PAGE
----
[R-sig-ME] Mixed-models and condition number

Stephan Kolassa Stephan.Kolassa at gmx.de
Mon Feb 2 21:20:00 CET 2009

Hi Christina,

let me start by saying that I don't know of anyone looking at
conditioning of design matrices in a mixed model environment. Might be a
nice topic to have an M. Sc. student play around with empirically. The 
problem with ill-conditioning in fixed-effects models basically comes 
down to high variances in the parameter estimates, so one could actually 
build a mixed model with an ill-conditioned design matrix and play 
around with small changes to simulated observations, checking whether 
inferences or estimates exhibit "large" variance.

If you find out anything about this, would you let me know?

That said, my recent interest has been in collinearity between
predictors, which is not exactly conditioning, but reasonably close to
it. I'd recommend you look at Hill & Adkins (2001) and the collinearity
diagnostics they recommend. Belsley (1991a) wrote an entire monograph
about them, but there are also shorter introductions, e.g., Belsley (1991b).

Scaling the columns of X to equal euclidean length (usually to length 1)
before diagnosing collinearity appears to be accepted procedure, so I 
think scaling would be a good starting point in the mixed model, too. 
However, there is a discussion as to whether to first remove the
constant column from X and subtract the column mean from each of the 
remaining columns.

Marquardt (1980) claims that centering removes "nonessential ill
conditioning." Weisberg (1980) and Montgomery and Peck (1982) also 
advocate centering.

Other practitioners maintain that centering removes meaningful
information from X, such as collinearity with the constant column, and 
should not be used (Belsey et al., 1980; Belsley, 1984a, 1984b, 1986, 
1991a, 1991b; Echambadi & Hess, 2007; Hill & Adkins, 2001). For example, 
Simon and Lesage (1988) found that collinearity with the constant
column introduces numerical instability, which is mitigated but not 
prevented by employing collinearity diagnostics after centering X. In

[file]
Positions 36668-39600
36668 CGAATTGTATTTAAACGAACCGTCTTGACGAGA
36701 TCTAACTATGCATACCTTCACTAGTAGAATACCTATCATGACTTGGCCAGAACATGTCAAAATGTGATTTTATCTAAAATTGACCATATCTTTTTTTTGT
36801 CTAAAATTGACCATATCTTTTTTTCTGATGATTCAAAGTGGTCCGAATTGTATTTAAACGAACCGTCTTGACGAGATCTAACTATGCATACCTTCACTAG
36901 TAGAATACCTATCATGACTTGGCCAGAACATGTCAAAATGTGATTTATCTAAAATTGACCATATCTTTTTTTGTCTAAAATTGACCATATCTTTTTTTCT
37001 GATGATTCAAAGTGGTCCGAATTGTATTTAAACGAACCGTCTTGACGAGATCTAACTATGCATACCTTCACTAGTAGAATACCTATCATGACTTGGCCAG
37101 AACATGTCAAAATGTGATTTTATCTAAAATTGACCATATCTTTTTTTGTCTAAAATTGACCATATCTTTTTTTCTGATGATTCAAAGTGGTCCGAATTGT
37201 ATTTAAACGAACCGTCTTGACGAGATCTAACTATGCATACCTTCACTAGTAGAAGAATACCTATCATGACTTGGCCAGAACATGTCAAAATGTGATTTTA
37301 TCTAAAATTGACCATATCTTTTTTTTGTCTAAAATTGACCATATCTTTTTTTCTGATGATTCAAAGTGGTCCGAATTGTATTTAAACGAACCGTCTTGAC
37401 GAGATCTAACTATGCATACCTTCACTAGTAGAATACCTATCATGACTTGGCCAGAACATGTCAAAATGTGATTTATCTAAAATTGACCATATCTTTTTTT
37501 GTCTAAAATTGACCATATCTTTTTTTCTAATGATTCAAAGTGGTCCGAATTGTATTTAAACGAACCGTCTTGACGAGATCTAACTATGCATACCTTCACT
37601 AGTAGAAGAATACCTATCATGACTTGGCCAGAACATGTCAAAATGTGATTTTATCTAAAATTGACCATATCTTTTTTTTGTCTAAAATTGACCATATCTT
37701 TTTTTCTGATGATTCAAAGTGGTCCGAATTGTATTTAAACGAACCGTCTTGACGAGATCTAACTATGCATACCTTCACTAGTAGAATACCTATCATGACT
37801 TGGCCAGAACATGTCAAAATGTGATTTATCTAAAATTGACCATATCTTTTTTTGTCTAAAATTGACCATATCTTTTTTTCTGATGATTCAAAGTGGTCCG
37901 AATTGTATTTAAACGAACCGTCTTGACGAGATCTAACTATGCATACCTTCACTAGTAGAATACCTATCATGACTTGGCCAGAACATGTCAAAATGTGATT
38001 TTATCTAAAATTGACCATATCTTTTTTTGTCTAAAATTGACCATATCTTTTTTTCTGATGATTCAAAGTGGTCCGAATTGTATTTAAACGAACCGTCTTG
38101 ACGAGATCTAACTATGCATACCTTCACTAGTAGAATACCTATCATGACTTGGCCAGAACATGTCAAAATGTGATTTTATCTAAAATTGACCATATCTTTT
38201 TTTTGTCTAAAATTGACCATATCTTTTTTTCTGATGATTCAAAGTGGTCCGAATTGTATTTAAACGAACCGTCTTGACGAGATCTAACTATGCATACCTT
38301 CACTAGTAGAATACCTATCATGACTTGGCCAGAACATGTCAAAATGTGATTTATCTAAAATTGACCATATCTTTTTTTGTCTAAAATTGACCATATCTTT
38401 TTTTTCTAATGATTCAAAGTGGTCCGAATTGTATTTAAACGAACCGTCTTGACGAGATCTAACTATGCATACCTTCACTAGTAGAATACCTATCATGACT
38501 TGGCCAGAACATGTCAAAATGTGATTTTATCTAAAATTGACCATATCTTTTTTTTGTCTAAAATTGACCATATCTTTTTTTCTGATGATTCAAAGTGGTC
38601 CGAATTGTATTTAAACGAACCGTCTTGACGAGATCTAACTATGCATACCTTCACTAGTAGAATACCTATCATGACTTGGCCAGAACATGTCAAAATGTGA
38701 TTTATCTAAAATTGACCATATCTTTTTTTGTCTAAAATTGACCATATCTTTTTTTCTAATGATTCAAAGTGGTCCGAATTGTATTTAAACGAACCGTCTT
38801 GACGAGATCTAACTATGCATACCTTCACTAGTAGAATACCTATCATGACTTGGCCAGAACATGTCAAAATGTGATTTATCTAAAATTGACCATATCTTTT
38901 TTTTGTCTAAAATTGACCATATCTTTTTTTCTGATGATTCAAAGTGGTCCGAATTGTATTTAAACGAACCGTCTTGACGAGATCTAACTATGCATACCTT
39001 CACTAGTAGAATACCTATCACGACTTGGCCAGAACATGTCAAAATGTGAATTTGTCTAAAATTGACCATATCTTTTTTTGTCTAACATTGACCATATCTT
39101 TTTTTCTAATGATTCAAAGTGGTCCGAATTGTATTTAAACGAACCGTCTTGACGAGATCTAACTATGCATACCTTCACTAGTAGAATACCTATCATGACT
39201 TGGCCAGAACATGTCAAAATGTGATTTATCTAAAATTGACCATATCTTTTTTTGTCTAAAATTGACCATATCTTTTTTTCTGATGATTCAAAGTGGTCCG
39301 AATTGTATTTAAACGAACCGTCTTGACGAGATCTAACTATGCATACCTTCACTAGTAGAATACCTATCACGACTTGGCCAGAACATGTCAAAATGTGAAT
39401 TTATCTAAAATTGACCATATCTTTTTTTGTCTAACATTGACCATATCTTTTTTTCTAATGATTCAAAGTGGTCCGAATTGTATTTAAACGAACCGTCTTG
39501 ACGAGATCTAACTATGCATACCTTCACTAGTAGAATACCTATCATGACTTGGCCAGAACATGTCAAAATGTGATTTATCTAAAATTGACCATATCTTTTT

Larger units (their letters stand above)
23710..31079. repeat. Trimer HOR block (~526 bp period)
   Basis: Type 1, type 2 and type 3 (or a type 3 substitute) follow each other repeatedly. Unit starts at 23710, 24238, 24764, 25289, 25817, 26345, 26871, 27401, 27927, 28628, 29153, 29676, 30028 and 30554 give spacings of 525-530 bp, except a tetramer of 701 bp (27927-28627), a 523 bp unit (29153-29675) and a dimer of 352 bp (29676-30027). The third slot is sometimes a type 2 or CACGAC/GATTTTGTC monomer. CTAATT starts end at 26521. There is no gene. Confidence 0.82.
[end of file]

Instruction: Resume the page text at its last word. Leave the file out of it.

addition, these problems are not confined to the constant coefficient, 
but extend to all estimates.

For a very lively debate on this topic see Belsley (1984a); Cook (1984);
Gunst (1984); Snee and Marquardt (1984); Wood (1984); Belsley (1984b). 
The consensus seems to be that centering cannot be once and for all be 
advised or rejected; rather, whether or not to center data depends on 
the problem one is facing.


* Belsey, D. A., Kuh, E., & Welsch, R. E. (1980). Regression 
Diagnostics: Identifying Influential Data and Sources of Collinearity. 
New York, NY: John Wiley & Sons.

* Belsley, D. A. (1984a, May). Demeaning Conditioning Diagnostics 
through Centering. The American Statistician, 38(2), 73-77.

* Belsley, D. A. (1984b, May). Demeaning Conditioning Diagnostics 
through Centering: Reply. The American Statistician, 38(2), 90-93.

* Belsley, D. A. (1986). Centering, the constant, first-differencing, 
and assessing conditioning. In E. Kuh & D. A. Belsley (Eds.), Model 
Reliability (p. 117-153). Cambridge: MIT Press.

* Belsley, D. A. (1987). Collinearity and Least Squares Regression: 
Comment -- Well-Conditioned Collinearity Indices. Statistical Science, 
2(1), 86-91. Available from http://projecteuclid.org/euclid.ss/1177013441

* Belsley, D. A. (1991a). Conditioning Diagnostics: Collinearity and 
Weak Data in Regression. New York, NY: Wiley.

* Belsley, D. A. (1991b, February). A Guide to using the collinearity 
diagnostics. Computational Economics, 4(1), 33-50. Available from 

* Cook, R. D. (1984, May). Demeaning Conditioning Diagnostics through 
Centering: Comment. The American Statistician, 38(2), 78-79.

* Echambadi, R., & Hess, J. D. (2007, May-June). Mean-Centering Does Not 
Alleviate Collinearity Problems in Moderated Multiple Regression Models. 
Marketing Science, 26(3), 438-445.

* Golub, G. H., & Van Loan, C. F. (1996). Matrix Computations (3rd ed.). 
Baltimore: Johns Hopkins University Press.

* Gunst, R. F. (1984, May). Comment: Toward a Balanced Assessment of 
Collinearity Diagnostics. The American Statistician, 38(2), 79-82.

* Hill, R. C., & Adkins, L. C. (2001). Collinearity. In B. H. Baltagi 
(Ed.), A Companion to Theoretical Econometrics (p. 256-278). Oxford: 

* Marquardt, D. W. (1987). Collinearity and Least Squares Regression: 
Comment. Statistical Science, 2(1), 84-85. Available from 

* Montgomery, D. C., & Peck, E. A. (1982). Introduction to Linear 
Regression Analysis. New York, NY: John Wiley.

* Simon, S. D., & Lesage, J. P. (1988, January). The impact of 
collinearity involving the intercept term on the numerical accuracy of 
regression. Computational Economics (formerly Computer Science in 
Economics and Management), 1(2), 137-152.

* Snee, R. D., & Marquardt, D. W. (1984, May). Comment: Collinearity 
Diagnostics Depend on the Domain of Prediction, the Model, and the Data. 
The American Statistician, 38(2), 83-87.

* Weisberg, S. (1980). Applied Linear Regression. New York, NY: John Wiley.

* Wood, F. S. (1984, May). Comment: Effect of Centering on Collinearity 
and Interpretation of the Constant. The American Statistician, 38(2), 88-90.

Christina Bogner schrieb:
> Dear list members,
> I'm working with both nlme and lme4 packages trying to fit linear 
> mixed-models to soil chemical and physical data. I know that for
> linear models one can calculate the condition number kappa of the
> model matrix to know whether the problem is well- or ill-conditioned.
> Does it make any sense to compute kappa on the design matrix of the
> fixed-effects in nlme or lme4? For comparison I fitted a simple
> linear model to my data and scaling some numerical predictors
> decreased kappa considerably. So I wonder if scaling them in the
> mixed-model has any advantages?
> Thanks a lot for your help.
> Christina Bogner

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